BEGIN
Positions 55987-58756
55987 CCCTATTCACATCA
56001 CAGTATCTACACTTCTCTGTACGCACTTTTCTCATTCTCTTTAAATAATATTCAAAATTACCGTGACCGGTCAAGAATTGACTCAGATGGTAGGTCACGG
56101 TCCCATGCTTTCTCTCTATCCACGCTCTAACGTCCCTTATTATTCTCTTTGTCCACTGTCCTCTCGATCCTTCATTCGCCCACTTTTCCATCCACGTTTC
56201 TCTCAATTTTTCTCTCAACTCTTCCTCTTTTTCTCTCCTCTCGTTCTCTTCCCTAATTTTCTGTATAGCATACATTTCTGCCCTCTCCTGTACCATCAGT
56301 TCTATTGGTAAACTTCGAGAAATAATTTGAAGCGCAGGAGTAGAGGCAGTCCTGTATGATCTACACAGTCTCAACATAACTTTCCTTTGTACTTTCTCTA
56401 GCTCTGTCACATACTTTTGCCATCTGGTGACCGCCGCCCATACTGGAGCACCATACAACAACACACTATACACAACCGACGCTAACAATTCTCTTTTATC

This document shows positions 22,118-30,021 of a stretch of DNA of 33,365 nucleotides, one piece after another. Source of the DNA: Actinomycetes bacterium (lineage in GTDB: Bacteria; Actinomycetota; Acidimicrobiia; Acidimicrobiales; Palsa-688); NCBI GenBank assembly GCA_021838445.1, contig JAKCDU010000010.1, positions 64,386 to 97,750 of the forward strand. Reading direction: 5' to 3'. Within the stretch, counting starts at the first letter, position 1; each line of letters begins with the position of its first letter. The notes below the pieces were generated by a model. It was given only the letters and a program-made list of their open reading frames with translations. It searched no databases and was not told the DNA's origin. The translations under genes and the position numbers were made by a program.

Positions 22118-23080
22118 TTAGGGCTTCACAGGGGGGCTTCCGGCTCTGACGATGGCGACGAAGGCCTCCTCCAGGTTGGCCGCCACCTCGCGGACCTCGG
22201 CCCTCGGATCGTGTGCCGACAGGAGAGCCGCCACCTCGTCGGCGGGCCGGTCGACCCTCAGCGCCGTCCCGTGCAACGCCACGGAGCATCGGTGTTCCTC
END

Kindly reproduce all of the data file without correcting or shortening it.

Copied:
Positions 55987-58756
55987 CCCTATTCACATCA
56001 CAGTATCTACACTTCTCTGTACGCACTTTTCTCATTCTCTTTAAATAATATTCAAAATTACCGTGACCGGTCAAGAATTGACTCAGATGGTAGGTCACGG
56101 TCCCATGCTTTCTCTCTATCCACGCTCTAACGTCCCTTATTATTCTCTTTGTCCACTGTCCTCTCGATCCTTCATTCGCCCACTTTTCCATCCACGTTTC
56201 TCTCAATTTTTCTCTCAACTCTTCCTCTTTTTCTCTCCTCTCGTTCTCTTCCCTAATTTTCTGTATAGCATACATTTCTGCCCTCTCCTGTACCATCAGT
56301 TCTATTGGTAAACTTCGAGAAATAATTTGAAGCGCAGGAGTAGAGGCAGTCCTGTATGATCTACACAGTCTCAACATAACTTTCCTTTGTACTTTCTCTA
56401 GCTCTGTCACATACTTTTGCCATCTGGTGACCGCCGCCCATACTGGAGCACCATACAACAACACACTATACACAACCGACGCTAACAATTCTCTTTTATC

This document shows positions 22,118-30,021 of a stretch of DNA of 33,365 nucleotides, one piece after another. Source of the DNA: Actinomycetes bacterium (lineage in GTDB: Bacteria; Actinomycetota; Acidimicrobiia; Acidimicrobiales; Palsa-688); NCBI GenBank assembly GCA_021838445.1, contig JAKCDU010000010.1, positions 64,386 to 97,750 of the forward strand. Reading direction: 5' to 3'. Within the stretch, counting starts at the first letter, position 1; each line of letters begins with the position of its first letter. The notes below the pieces were generated by a model. It was given only the letters and a program-made list of their open reading frames with translations. It searched no databases and was not told the DNA's origin. The translations under genes and the position numbers were made by a program.

Positions 22118-23080
22118 TTAGGGCTTCACAGGGGGGCTTCCGGCTCTGACGATGGCGACGAAGGCCTCCTCCAGGTTGGCCGCCACCTCGCGGACCTCGG
22201 CCCTCGGATCGTGTGCCGACAGGAGAGCCGCCACCTCGTCGGCGGGCCGGTCGACCCTCAGCGCCGTCCCGTGCAACGCCACGGAGCATCGGTGTTCCTC